“He’s running!” A bag of cocaine is tossed to the ground along with a small handgun. The bad guy takes off. He’s prepared for the run—tennis shoes, loose clothing, and he has a small head start…and he’s younger. Much younger. A kid. It’s difficult to chase someone, especially while wearing a suit and dress shoes, but that’s the nature of the beast. So detectives don’t complain, they just do it. Sure, they’ll hear the teasing from the uniforms, later… “Who taught you how to run, your grandma?” Slowest chase I’ve ever seen.” “You got weights tied to your ankles?” “You put your feet on backward this morning?”
In spite of the awkward, wingtip-clad feet, the investigator almost always catches the thug, wrestles to get the cuffs on his sweaty wrists, and stands him upright for the walk back to the unmarked police car. Then it’s back to the police station for processing, which includes mugshot photos, fingerprinting, and normally the the prisoner’s phone call to his wife, mother, attorney, or bail bondsman (sometimes, there’s a list of local bail/bond folks beside the jail/lockup phone).
Signs like this one are reminders for the officers who sometimes have a tendency to forget the details.
Officers must lock their weapons inside a lockbox before entering the booking area. This is to prevent prisoners from gaining control of a weapon. The officer locks the box and takes the key with him.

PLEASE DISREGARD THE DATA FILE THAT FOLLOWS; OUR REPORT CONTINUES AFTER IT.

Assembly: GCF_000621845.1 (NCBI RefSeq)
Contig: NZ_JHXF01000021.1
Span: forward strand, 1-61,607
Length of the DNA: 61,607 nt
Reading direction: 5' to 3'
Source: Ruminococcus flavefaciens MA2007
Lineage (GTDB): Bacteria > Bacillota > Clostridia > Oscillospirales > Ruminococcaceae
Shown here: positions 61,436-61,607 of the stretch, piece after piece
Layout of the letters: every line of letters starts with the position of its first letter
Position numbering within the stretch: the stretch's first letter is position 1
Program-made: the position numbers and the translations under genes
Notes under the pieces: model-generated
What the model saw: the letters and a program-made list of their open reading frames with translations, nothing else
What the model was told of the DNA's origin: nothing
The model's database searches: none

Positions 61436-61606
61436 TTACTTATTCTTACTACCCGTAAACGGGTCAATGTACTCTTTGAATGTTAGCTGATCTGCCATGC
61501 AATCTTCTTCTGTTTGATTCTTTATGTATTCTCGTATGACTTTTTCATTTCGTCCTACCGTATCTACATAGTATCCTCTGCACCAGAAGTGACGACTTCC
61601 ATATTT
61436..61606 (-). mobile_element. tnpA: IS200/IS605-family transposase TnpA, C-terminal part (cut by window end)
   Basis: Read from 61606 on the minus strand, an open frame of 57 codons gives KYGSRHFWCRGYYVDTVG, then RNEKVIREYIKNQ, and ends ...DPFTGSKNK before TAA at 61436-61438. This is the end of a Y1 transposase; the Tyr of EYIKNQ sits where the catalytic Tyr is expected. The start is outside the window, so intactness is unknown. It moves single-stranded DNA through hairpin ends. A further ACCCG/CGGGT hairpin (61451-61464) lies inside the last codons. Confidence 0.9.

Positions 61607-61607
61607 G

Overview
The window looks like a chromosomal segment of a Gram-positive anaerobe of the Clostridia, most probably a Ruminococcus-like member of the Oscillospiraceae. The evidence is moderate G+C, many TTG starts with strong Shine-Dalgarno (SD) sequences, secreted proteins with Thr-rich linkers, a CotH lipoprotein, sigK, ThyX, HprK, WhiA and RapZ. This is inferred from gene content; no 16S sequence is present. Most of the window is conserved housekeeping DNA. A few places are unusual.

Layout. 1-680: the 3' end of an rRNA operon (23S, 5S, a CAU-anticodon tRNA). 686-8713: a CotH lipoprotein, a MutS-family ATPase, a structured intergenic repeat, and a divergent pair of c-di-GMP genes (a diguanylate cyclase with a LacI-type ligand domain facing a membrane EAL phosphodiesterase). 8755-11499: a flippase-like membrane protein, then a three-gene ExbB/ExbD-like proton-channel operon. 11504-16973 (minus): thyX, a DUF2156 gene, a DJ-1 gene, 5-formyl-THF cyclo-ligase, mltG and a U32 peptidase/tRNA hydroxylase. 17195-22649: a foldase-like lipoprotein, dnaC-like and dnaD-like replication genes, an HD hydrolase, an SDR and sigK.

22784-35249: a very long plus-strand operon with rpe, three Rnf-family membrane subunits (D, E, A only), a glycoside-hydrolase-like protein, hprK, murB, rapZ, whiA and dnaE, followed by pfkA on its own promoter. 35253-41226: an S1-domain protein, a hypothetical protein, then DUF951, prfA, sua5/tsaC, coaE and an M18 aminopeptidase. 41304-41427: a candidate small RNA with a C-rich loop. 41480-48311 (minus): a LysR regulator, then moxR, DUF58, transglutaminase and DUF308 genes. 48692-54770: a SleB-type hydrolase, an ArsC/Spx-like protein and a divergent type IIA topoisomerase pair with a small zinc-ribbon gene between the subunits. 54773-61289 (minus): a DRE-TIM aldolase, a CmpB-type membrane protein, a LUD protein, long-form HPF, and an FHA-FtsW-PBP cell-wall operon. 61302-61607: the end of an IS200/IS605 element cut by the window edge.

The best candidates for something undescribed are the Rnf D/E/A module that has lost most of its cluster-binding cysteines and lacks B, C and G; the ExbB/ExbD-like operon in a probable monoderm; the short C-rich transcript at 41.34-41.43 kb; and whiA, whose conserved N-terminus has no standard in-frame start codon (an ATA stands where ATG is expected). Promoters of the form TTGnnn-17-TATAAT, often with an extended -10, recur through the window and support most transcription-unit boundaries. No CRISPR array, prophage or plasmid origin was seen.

The arrestees are often seated and handcuffed to benches while waiting for processing. Notice the handcuffs attached to the second rail from the left.
Prisoners are fingerprinted for both in-house records and for the FBI national database, AFIS. Many departments now use automated fingerprinting devices, such as this LiveScan terminal.
Capturing a suspect’s fingerprints on a LiveScan terminal
The prints are transferred to a computer terminal where the suspect’s personal information is entered.
Digital images replace ten-print cards (cards used for capturing inked fingerprints).
Some departments still use the old ink and ten-print card method of fingerprinting (LiveScan terminals are expensive).
Then, with the processing complete, prisoners are placed into a holding cell until they post bond, or until they are transferred to the county jail to await their first court appearance, usually an arraignment.
Police department holding cell. Those of you who attended the Writers’ Police Academy last year may remember seeing this cell as part of your police department tour.
Steel plates mounted on the walls serve as beds
Combination sink and toilet
After processing, the cycle begins again…